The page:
3:15 AM - The alarm clock went off, but it was today that I woke up.
Things are definitely not the same as yesterday.

Monday, December 10, 2007



No, It's not a greeting. And no, I'm not on illegal drugs either.

Apparently, that is my meters way of saying, "You really screwed up this time!"

In the event of feeling rather blue, I hibernated this weekend. I had the full intentions of testing and taking care of myself, but somehow didn't. Not one test...not one shot. Now, I know the honeymoon is over.

Just 2 short little days without my small amount of insulin was enough to ruin all my control. I finally tested last night, and was in the mid-300s. OK not so good... take my basal and my fast acting. That should do it. It always has in the past, but not this time. Four hours later... low 400s. I WENT UP!!! How could that be? Check for ketones...moderate. Again, not so good. I take more Novolog, but have never been in this predicament. I'm terrified of giving too much, but I also have a desert in my mouth and feel really crappy.

So after a very sleepless night, with many a trip to the restroom, I'm still in the 400s. Take my insulin, and pray. Shower, Go to work. Test before lunch, knowing I'm not feeling a whole lot better. 5, 4, 3, 2, 1....HI. Are you kidding Me? My meter reads up to 600, supposedly. Test again ...HI. Now I'm a little panicky, and I need to call the Doctor's office, BUT I'm soooo embarrassed. What do I say? "I just stopped taking the insulin, cause I didn't feel like it?" or "I thought I was honeymooning, and it would be OK?" Or the truth which is I just didn't think at all. I'm working up the courage to call, but now with large ketones I'm afraid it might be an emergency, and I don't feel THAT bad.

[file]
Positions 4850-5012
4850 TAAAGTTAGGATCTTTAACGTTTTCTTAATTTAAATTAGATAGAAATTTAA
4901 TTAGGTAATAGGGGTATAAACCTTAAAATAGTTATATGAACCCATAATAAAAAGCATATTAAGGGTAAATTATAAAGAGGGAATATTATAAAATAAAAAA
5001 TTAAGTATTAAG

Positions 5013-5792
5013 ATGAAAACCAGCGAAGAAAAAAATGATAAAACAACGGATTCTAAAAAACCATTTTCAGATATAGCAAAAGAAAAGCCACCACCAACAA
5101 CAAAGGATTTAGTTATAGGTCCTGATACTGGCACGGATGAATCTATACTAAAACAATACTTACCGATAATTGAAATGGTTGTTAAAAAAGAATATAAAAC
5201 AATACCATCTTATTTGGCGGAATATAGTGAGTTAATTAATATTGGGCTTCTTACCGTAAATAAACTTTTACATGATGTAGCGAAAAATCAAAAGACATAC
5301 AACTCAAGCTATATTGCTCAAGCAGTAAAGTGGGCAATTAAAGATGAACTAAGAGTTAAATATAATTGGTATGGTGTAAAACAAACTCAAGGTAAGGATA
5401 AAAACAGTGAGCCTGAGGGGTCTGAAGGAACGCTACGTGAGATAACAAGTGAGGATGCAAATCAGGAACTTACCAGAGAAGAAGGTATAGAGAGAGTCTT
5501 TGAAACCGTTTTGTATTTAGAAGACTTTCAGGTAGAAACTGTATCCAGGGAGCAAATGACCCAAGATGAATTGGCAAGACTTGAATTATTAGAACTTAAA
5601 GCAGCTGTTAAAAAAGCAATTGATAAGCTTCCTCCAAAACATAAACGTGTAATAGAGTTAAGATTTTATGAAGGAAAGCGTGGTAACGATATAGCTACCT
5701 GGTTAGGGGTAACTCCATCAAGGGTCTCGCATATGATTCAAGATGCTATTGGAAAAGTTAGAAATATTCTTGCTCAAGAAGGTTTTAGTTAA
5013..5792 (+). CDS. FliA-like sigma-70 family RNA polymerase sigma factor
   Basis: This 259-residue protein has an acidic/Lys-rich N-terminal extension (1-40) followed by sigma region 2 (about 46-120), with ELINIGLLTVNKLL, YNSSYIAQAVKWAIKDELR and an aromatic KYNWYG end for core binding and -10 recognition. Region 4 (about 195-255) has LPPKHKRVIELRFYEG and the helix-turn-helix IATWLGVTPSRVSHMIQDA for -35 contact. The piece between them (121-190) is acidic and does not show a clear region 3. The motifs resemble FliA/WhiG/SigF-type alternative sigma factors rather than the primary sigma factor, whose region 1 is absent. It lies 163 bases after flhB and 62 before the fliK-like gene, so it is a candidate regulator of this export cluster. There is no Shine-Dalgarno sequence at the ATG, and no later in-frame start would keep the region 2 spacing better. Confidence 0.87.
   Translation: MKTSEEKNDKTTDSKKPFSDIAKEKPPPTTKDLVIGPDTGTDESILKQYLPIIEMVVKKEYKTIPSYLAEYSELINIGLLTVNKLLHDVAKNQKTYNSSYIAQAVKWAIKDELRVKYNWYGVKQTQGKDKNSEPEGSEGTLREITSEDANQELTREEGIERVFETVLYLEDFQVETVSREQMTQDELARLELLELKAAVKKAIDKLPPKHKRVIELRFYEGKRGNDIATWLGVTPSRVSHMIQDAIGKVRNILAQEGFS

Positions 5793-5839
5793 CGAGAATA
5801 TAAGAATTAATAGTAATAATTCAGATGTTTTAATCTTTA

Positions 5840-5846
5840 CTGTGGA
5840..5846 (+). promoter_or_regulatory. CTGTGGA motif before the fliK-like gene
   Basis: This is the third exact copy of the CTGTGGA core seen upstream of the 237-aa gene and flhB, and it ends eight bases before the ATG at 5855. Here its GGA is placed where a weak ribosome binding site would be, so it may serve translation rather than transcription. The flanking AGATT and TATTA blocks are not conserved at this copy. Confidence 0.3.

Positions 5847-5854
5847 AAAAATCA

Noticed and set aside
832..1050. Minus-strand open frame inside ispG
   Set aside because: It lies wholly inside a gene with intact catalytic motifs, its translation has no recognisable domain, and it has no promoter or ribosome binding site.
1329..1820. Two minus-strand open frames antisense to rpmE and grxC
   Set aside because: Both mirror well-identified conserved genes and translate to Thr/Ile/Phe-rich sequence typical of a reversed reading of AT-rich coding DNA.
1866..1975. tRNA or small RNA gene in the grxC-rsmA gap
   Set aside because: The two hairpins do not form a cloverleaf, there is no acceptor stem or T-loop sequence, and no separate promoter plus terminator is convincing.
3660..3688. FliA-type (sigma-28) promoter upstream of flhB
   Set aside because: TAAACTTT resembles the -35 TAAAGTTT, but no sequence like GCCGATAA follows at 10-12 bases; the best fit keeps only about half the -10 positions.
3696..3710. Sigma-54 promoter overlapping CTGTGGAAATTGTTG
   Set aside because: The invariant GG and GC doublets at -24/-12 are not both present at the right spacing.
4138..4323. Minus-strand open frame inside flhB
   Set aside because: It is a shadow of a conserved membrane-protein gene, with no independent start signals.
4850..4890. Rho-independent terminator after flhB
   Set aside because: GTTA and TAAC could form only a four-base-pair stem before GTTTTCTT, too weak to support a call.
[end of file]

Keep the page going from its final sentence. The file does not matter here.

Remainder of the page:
Why isn't my insulin working? How did this happen sooo fast? I just don't get it!
Alright, I'm off to call. Wish me luck, and I hope that they don't yell at me or guilt me.

Friday, December 7, 2007


It's Friday and I'm glad this week has come to an end. The past few days have not been so good for me. I'm not sure if it's the weather, the season, or just my completely unpredictable blood sugars, but I'm feeling extremely small.